just like laguardia on a friday afternoon before a holiday–but without planes!

new york is like a love affair:  getting out is so much harder than getting in–and leaving new york at three o’clock on a friday afternoon, with an e-ticket for a flight at laguardia, you should be prepared for an experience that will not compare favorably with the ex-boyfriend who slashed your tires and dumped a box of your thong panties, that sex toy, and the edible body lotion from victoria’s secret on your mother’s with the words, “i think these are for her.”

but i got out of new york after my visit with facebook friends azusa watanabe from tokyo and carolyn quinn and michele persiak from new york even with a cab driver who got lost, a terminal change, long lines, surly t.s.a. agents who claim they want to touch my junk because i’m “random”, gate changes, delays, cancellations, etc.

i had paid an extra thirty dollars for a “premium” seat 7a. unfortunately, united sold that same seat to someone else. the airline implemented its new “customer empowerment” policy and i lost. i was seated in a middle seat between two oversized bins (i mean men). note to united: can i have my thirty dollars back?

several times over the last year, facebook friend david janis and i have tried to set up meeting with each other.  while i was in new york, we talked on the phone and i resolved that i would really do it!  i made reservations at a hotel and plotted the course.  a few days before my arrival, david messaged me that he was having anticipatory anxiety attacks which was particularly difficult because of some other health problems he battles.  i decided that since the hotel was prepaid, i would go anyway.

david is an agoraphobic who embraces himself and his way of life.  he doesn’t shy from it.  and he helps others who may want to change and others who may not want to–as well as those who think they have no options.   he has a lot of interesting wisdom.  i wanted to hear it!  i told him how long i would be in st. louis and if the anticipatory anxiety fell away i would be happy to see him.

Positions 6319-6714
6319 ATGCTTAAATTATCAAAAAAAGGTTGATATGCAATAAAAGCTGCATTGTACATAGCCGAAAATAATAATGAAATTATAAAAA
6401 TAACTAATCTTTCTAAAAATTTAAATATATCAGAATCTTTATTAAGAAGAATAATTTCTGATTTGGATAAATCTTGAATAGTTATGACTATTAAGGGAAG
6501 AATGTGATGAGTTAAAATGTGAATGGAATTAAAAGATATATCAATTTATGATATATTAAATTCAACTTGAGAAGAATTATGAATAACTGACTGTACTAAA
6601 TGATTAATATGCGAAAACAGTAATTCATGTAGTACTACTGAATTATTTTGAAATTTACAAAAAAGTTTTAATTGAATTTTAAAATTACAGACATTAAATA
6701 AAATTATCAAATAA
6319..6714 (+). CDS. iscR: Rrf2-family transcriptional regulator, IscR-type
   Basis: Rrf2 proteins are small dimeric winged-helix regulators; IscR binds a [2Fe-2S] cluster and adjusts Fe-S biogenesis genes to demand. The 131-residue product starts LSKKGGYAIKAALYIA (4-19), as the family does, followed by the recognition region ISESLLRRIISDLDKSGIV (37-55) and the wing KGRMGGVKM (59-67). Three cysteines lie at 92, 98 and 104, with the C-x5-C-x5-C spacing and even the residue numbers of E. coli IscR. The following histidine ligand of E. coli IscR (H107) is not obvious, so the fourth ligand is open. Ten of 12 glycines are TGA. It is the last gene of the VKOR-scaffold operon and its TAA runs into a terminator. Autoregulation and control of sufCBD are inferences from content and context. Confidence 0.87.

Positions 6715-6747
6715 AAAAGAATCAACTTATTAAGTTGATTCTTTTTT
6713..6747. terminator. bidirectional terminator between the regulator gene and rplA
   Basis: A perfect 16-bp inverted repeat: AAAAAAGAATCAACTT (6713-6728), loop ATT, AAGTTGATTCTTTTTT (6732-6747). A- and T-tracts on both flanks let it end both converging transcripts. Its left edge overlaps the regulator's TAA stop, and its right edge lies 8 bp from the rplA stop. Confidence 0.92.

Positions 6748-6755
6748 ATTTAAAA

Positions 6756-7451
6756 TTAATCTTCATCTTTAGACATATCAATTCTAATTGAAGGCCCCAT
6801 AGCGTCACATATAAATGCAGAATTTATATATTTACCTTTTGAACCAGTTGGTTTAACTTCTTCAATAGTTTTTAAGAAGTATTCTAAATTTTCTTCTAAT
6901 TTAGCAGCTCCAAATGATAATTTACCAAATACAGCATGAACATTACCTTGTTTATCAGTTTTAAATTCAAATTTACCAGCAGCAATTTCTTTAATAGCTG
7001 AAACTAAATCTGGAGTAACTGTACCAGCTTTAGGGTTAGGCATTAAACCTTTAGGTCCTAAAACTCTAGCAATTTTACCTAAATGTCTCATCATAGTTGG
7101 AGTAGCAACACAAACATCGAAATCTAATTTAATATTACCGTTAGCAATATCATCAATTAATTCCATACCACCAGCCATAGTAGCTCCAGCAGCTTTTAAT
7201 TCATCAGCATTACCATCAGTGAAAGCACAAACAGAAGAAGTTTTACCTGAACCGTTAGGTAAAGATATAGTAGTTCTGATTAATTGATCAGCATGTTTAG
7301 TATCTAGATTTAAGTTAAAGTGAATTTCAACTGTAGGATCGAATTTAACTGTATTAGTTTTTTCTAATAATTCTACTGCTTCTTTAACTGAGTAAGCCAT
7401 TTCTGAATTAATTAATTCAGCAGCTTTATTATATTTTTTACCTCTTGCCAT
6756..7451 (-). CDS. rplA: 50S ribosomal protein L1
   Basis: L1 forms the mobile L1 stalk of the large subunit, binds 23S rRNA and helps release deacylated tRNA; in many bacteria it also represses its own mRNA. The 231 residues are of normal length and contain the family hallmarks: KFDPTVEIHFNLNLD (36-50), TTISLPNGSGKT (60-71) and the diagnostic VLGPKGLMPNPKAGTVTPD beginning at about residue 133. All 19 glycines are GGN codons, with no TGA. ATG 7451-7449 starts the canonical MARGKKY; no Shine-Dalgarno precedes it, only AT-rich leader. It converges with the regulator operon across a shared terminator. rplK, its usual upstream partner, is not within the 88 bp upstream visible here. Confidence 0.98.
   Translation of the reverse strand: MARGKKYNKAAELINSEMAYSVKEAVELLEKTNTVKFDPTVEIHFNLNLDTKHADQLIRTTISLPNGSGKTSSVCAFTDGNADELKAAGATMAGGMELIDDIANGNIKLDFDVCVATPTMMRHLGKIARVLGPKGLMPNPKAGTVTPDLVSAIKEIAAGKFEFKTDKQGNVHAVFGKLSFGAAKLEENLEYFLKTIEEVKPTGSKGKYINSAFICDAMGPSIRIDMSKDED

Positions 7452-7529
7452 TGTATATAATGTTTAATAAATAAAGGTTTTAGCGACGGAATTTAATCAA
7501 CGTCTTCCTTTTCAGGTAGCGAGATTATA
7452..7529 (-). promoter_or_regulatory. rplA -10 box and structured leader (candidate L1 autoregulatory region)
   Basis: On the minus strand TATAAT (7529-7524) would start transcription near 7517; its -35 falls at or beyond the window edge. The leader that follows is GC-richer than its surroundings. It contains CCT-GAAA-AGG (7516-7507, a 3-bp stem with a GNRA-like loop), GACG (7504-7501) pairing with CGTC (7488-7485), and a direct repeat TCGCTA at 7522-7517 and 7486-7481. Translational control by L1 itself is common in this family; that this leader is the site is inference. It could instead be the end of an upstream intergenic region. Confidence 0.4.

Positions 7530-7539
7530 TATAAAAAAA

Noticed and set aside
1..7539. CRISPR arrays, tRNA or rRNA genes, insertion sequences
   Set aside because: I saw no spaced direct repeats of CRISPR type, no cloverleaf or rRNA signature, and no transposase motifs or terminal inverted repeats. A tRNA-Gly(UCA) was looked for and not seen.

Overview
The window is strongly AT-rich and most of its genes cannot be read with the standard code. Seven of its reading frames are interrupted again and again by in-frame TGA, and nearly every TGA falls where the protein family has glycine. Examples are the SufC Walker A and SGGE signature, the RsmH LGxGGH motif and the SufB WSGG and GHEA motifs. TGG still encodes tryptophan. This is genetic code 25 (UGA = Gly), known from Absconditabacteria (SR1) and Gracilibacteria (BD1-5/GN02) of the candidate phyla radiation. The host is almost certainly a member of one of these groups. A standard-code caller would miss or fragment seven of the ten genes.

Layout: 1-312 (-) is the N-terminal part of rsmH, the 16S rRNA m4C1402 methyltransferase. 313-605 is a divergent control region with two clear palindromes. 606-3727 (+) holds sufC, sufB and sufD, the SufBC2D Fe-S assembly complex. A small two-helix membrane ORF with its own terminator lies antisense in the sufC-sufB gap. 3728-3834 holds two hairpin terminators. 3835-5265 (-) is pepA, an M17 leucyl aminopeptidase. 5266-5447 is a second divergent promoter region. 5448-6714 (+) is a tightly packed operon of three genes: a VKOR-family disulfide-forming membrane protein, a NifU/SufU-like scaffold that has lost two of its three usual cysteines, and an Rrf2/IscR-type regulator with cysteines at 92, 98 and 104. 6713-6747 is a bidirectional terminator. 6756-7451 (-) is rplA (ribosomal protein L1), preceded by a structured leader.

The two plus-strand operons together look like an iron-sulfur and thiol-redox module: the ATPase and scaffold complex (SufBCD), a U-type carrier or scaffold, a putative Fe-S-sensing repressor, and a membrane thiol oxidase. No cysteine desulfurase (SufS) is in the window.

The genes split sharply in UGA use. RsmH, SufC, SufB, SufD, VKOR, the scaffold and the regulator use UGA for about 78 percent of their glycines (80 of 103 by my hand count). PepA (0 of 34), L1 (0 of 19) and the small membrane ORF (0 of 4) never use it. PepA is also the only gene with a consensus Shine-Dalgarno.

yesterday, i went to the jefferson memorial park and i would have ordiniarily confined myself to going to the westward expansion museum.  but then i thought why do i place a limit on myself or on what i believe is possible for me?

brave before you have your ticket to the arch tram is one thing.  brave after you have put your money down . . . well, in my case, courage evaporated.  and i think part of the mood change, the anticipatory anxiety if you will, is the same as in airports.  the park rangers are now equiped with a conveyor belt, metal detectors, harsh voices.  i saw one poor woman moved to tears because she had to go through the metal detector three times.  finally, she lifted her shirt, as if to say “look, i don’t have anything!”  and this is what we do just to visit a national park.

i needed an attitude change but i couldn’t get enough privacy to create it.  after a long line that slithered down into the basement of the museum, we were loaded as a group into a room about the size of a motel six bath not included.  we should have been appreciating the exhibit items devoted to the arch’s architect eero saarinen.  instead, we were crowded together so tightly contemplative thought was not possible.  we were half an hour late.  we were then herded further into the sub-basement of the museum into another area where we were shown a three and  a half minute safety and history video.

i admit it, i freaked in the eero saarinen tram car.  seats five but only if the five are freakishly small or they are quite friendly in a kentucky cousin sort of way.  getting off the tram and entering into the arch’s viewing area, i totally lost it.  i stood in the center of the eight feet by twenty feet room, with its low slung windows overlooking the city.  i waited for my legs to stop shaking.

the arch shifts a little, there are noises from the bumping tram cars, children running up and down the narrow space made me want to scream “stop it!  you’re going to make the damn arch collapse!”

i waited.  the park officials–can you really call teenagers officials?–looked bored.  a group of teens turned their backs to the windows and took pictures of each other with their cell phones and then texted.  lots of texting.  i decided that yes i was scared.  but hardly anybody was aware of it.  except for that poor couple who had driven up with me on the tram.  they were from indianapolis and i think they were glad to get out of the tram and even more relieved that i was going back down without waiting for them.

we take our victories whenever and however we can find them!  and now i hope that i meet david, but if not, i still have other facebook friends to visit in the gateway to the west!

of course, my facebook friend william clark goes with me for every adventure! he is right there in front of the blue trunk! the real william clark explored the western half of the united states from 1803 to 1806 in what is commonly called the lewis and clark expedition. you can read all about it in William Clark and the Shaping of the West by Landon Y. Jones!


4 responses to “just like laguardia on a friday afternoon before a holiday–but without planes!

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